New friends have a beer

Added: Marquisha Raab - Date: 02.01.2022 04:37 - Views: 14018 - Clicks: 9191

Why is this?

New friends have a beer

Is it uniquely Australian? What can we do about it? The phenomenon of people experiencing pressure to drink in social situations has been identified in many countries around the world, not just in Australia. Within countries, drinking norms also often vary from one social or cultural group to another. In some groups, heavy drinking might be normal. This is presumably because those of us who drink more are more likely to find ourselves in social groups where heavier drinking is the norm. Most of the research on social and peer influences on drinking has been done with teenagers and college students.

There is evidence that young adults who are more socially anxious, or concerned about what others think of them, are more prone to drink in a risky manner as a result. Research shows peers can influence our drinking practices both directly and indirectly. But there are some general indications from social psychology and sociology regarding conformity and group mentality. Essentially, we are tribal social animals.

From an evolutionary perspective, early humans had to form social groups to hunt, gather food, protect each other and survive. As a result, we have evolved tendencies to support group cohesion by conforming to group norms and shunning non-conformity. So if we tend to associate with people who are like us and engage in similar behaviours, and we start doing things in a way that goes against the group norms, such as not drinking in a social situation, this can be a challenge to the acceptability of that behaviour in the group. At an almost unconscious level, they can try and resolve this discomfort by encouraging you to start drinking again, just like them.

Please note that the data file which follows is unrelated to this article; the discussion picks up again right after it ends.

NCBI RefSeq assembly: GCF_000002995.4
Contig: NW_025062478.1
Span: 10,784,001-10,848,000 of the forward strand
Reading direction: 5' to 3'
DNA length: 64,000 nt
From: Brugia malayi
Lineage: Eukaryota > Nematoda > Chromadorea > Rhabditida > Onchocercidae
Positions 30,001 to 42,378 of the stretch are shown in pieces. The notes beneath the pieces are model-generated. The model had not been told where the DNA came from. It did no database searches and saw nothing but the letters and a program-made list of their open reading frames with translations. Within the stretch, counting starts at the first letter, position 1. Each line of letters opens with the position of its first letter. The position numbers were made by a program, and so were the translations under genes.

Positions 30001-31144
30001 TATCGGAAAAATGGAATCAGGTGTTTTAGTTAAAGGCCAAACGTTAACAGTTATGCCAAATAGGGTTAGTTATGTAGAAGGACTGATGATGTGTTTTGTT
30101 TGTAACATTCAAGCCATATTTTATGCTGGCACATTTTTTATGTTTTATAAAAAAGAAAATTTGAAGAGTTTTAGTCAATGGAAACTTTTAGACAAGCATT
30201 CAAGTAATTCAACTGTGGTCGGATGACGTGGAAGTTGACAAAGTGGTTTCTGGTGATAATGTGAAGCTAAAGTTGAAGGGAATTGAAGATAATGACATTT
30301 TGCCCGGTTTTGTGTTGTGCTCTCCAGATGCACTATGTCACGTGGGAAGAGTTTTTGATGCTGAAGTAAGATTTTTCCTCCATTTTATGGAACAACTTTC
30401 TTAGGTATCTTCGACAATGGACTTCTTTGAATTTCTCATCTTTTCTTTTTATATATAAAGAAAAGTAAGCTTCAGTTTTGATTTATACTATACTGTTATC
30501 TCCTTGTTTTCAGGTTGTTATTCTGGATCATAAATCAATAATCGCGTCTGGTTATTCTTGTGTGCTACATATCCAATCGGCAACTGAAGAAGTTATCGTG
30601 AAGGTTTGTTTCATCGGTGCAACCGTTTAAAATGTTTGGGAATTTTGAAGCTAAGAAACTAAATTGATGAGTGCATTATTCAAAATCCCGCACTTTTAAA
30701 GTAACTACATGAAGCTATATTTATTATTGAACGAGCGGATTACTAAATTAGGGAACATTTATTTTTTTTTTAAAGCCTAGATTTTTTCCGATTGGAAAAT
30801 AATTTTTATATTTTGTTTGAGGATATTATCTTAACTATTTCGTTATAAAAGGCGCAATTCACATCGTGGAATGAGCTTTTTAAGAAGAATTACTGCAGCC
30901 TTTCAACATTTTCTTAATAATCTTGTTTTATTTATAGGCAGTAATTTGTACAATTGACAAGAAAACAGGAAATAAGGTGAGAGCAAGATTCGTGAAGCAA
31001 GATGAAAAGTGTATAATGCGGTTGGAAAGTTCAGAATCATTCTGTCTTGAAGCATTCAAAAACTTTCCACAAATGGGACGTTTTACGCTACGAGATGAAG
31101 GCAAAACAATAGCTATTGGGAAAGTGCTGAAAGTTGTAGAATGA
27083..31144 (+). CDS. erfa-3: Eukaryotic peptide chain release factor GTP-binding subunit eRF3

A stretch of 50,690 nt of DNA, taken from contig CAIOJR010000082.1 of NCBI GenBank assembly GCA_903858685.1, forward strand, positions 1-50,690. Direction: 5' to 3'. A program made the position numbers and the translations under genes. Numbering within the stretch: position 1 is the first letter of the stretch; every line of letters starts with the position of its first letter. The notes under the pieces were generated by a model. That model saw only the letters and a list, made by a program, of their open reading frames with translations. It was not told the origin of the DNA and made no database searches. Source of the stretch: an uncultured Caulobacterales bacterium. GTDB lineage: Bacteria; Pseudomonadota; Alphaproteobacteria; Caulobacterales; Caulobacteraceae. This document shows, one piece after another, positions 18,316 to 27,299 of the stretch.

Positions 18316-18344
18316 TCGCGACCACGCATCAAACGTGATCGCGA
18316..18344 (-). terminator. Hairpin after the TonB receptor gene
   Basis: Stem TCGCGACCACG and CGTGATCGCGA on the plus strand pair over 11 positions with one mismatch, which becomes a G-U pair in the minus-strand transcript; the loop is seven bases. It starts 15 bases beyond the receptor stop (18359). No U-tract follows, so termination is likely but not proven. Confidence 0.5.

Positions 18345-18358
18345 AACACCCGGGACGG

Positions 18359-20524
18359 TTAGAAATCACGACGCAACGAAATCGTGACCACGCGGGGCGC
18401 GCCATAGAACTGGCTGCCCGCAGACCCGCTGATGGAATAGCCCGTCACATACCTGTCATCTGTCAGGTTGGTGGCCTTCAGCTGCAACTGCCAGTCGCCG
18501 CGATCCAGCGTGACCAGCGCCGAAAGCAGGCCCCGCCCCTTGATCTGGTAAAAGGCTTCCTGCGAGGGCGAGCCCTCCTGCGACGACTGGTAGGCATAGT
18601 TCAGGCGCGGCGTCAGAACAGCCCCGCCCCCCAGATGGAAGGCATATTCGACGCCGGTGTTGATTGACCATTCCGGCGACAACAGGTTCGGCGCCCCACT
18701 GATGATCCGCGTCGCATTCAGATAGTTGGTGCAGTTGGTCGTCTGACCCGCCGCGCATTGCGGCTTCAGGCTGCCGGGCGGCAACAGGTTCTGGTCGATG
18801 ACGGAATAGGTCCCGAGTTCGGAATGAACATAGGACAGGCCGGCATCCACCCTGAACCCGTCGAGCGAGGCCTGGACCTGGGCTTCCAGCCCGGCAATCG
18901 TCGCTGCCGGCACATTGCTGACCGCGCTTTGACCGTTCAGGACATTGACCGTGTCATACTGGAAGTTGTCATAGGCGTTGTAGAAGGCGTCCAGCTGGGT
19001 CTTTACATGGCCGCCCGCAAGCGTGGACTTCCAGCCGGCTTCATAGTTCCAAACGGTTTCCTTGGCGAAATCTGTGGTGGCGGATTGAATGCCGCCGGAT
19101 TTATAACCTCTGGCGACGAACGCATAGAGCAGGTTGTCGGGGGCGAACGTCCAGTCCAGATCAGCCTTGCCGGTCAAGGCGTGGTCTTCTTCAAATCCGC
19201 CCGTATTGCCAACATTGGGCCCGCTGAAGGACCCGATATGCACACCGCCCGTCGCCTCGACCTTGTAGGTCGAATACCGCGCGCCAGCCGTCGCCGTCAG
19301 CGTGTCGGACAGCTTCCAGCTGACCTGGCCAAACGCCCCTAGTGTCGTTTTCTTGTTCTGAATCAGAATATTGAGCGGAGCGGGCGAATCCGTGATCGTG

New friends have a beer

Plan for and rehearse how you will respond before you put yourself in that social drinking situation. Remind yourself of the reasons you are cutting down or stopping drinking.

New friends have a beer

A strong resolution to change your drinking can be an important part of resisting pressure to drink. Think about who in the group might be supportive of your decision to change your drinking behaviour and consider making them an ally. If they persist with putting pressure on you to drink, you can leave the situation. Tip 1 originally said your friends may undermine your efforts to cut down their drinking, instead of your drinking.

This has been corrected. Edition: Available editions United Kingdom. Simon LentonCurtin University. Doing what our mates do In some groups, heavy drinking might be normal. Psychology Alcohol Sociology Alcohol abuse Peer pressure group behaviour.

New friends have a beer

email: [email protected] - phone:(154) 163-9201 x 8989

Teenagers who drink have more friends: study